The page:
This blog comes from a family context. Once in a while my siblings and our partners get together for a few days of “time out” and catching up with each other from where we live, scattered all over Australia and New Zealand. As always, I discovered a few new things, which I have found both painful and reassuring.
My sister’s eldest son was born almost 40 years ago, and he was affected by lung problems which kept him in hospital for his first months. Having had surgery as a baby, I remember my nephew’s troubled arrival well as a very stressful and emotion-charged time. But what I had not realised was that even then, in the early 70’s, my sister and her firstborn were separated (as I was in a different time and place) for weeks by the New Zealand hospital’s policy on infection control.
Not only that. My sister found that the pediatrician responsible for my baby nephew’s medical management had been a good friend of hers during their years together in university in Hobart, Tasmania. But despite this he was aloof and uncommunicative because of his “professional relationship” with my sister’s infant son. My sister was surprised and peeved about this pretentious snootishness which she had not expected, especially in this egalitarian and relaxed part of the world.
Again I found myself hearing again and again the patronising and unhelpful attitude of so many general and pediatric doctors (judging by the reports on the web) to the parents of babies with pyloric stenosis and no doubt other dangerous conditions.
The third significant thing I have discovered is that we brothers and sisters have all realised certain things about our parents which I too discovered only in recent years. Our mother was seriously stressed for many years for a list reasons: most notably, a very long engagement, the War, too many children born over too few years, and migration with inadequate support. My father was insufficiently sensitive to this, my maternal grandparents were very concerned about this, and in those times nobody talked about their home and family troubles, and certainly not to the children. Besides this, our parents’ multi-facetted stressors meant we were deprived (as arguably most people were and still are) of many aspects of good parenting and ideal personal development.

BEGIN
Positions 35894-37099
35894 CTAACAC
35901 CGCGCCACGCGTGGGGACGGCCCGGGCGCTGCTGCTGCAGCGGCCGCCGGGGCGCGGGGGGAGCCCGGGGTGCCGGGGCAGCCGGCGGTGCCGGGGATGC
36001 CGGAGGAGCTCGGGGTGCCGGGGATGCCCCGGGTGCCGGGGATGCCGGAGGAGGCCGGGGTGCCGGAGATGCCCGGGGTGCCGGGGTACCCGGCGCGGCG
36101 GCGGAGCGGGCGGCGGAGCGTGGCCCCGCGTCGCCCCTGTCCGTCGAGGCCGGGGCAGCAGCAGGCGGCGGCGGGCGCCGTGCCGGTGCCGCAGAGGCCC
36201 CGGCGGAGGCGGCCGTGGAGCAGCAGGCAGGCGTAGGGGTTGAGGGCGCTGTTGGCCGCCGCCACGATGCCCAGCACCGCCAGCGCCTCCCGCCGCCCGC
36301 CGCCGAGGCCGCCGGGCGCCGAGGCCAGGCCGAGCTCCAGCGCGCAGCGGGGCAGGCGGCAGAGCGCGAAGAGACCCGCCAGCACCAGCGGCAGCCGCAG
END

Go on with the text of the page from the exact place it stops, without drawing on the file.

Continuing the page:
I have written about my parents’ closedness here several times, and this has affected me. For one, my infant pyloric stenosis and surgery were kept in a barred book. My weight chart and other records were destroyed. We all had to learn to get on with life.
Mum and baby kept apart; aloof doctors, stressed parents affecting their children’s future: these three elements would horrify many people today, but they were the norm in the years I grew up, and all-too-often still are.
Most hospital policies are now more sensitive to the holistic needs of little patients and their parents. Many (but far from all) doctors are more aware of the dimensions of their work other than the narrowly medical and scientific. Many parents are more open with their children, more ready to deal with their questions, and more aware of the need to interact and work with their children to give them the best possible start in life.
My siblings and I have also reflected on the fact that it’s taken us 60 or so years to “discover” and share some of these things about our parents, and that in our case it’s nearly 20 years since they died.
How sad! We never felt free to challenge them and have wanted to “protect” their memory, just as they believed they were “protecting” us from painful information, in some cases about traumatic events that had quietly scarred and otherwise affected us for life.
It’s also very sad for me to realise that compared with many parents ours were regarded as excellent people: aware, educated, sensitive, with a servant heart, sincere Christians without any really bad skeletons in their closet, people with a lifelong commitment to the help and support other people. How many of our parents are recognised as this?
As said, I feel both pain and reassurance. Pain when I think of how far we each fall short of who and what we could be, in ourselves and for others. Reassured by the fact that despite the hazards and pain, most of us are still able to link up, grow and function as well as we do.